that ranged between 31% and 51% (Table 3-6). Pair-wise comparisons were not

performed with Phocoena spinipinnis PV (PsPV-1) because the PsPV-1 genome does not

encode an E7 ORF. The complete TmlPV E7 ORF sequence obtained from sequencing

the 2,772-bp fragment was submitted to the GenBank database of the NCBI website

(Table 3-4).

TmlPV E6 Gene

Sequencing of amplified DNA fragments containing the complete TmlPV E6 gene

from four lesions of captive manatees revealed that the fragments were 587 nucleotides in

length. Genetic analysis of the 587-bp TmlPV E6 gene fragment revealed that the

sequence contained the complete TmlPV E6 ORF (414-bp, including the E6 stop codon)

that translated into a protein consisting of 137 amino acid residues. Comparisons of the

four obtained TmlPV E6 sequences showed that the nucleotide identity ranged from 99.5-

100.0% and the amino acid identity was 100.0% (not shown). The TmlPV E6 gene

sequence obtained from the positive control manatee DNA (CR130) demonstrated 100%

identity and similarity to the corresponding region of the TmPV-1 genome described by

another research group (Rector et al., 2004). The TmlPV E6 ORF sequences were

submitted to the GenBank database of the NCBI website (Table 3-4).

TmlPV E7 Gene

Sequencing of amplified DNA fragments containing the complete TmlPV E7 gene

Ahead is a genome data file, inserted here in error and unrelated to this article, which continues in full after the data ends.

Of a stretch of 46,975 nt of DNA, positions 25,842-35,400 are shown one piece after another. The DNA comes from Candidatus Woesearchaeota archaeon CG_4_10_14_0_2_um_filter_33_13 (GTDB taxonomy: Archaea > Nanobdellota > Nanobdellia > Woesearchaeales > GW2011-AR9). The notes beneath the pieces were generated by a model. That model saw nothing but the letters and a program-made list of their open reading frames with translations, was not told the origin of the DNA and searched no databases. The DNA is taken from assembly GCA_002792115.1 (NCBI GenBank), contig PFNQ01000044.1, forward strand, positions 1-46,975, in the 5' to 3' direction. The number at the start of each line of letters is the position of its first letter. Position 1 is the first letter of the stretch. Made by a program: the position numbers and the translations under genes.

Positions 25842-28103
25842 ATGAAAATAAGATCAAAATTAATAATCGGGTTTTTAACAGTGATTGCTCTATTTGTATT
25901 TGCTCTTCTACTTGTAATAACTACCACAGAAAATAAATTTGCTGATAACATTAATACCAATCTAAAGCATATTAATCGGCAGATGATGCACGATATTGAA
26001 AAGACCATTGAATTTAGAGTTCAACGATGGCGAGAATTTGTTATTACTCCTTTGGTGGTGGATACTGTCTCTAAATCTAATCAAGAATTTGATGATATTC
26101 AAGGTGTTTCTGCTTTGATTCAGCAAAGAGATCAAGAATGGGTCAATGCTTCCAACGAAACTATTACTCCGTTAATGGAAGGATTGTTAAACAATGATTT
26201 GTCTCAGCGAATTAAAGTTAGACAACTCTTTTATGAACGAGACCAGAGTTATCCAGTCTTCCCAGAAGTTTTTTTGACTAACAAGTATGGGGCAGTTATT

from four lesions of captive manatees revealed that the fragments were 489 nucleotides in

length. Genetic analysis of the 489-bp TmlPV E7 gene fragments revealed that the

sequences contained the complete TmlPV E7 ORF (348-bp, including the E7 stop codon)

that translated into a protein consisting of 115 amino acid residues. Comparisons of the









four obtained TmlPV E7 ORF sequences showed that the nucleotide identity ranged from

99.4% tol00.0 % and the amino acid identity ranged from 99.1% to 100.0% (not shown).

The TmlPV E7 sequence obtained from positive control manatee DNA (CR130) had

100% identity and similarity to the corresponding region of the recently published

TmPV1 genome (Rector et al., 2004). The TmlPV E7 ORF sequences were submitted to

the GenBank database of the NCBI website (Table 3-4).

TmlPV L1-L2 Region

Sequencing of the amplified TmlPV L1-L2 gene fragments from two papillomatous

lesions of captive manatees Oakley and Holly revealed that the fragments were 3,208

nucleotides in length. Genetic analysis revealed that the fragments contained the

complete TmlPV L1 ORF (1,518-bp, including the L1 stop codon) plus the complete

TmlPV L2 ORF (1,536-bp, including the L2 stop codon). The start codon of the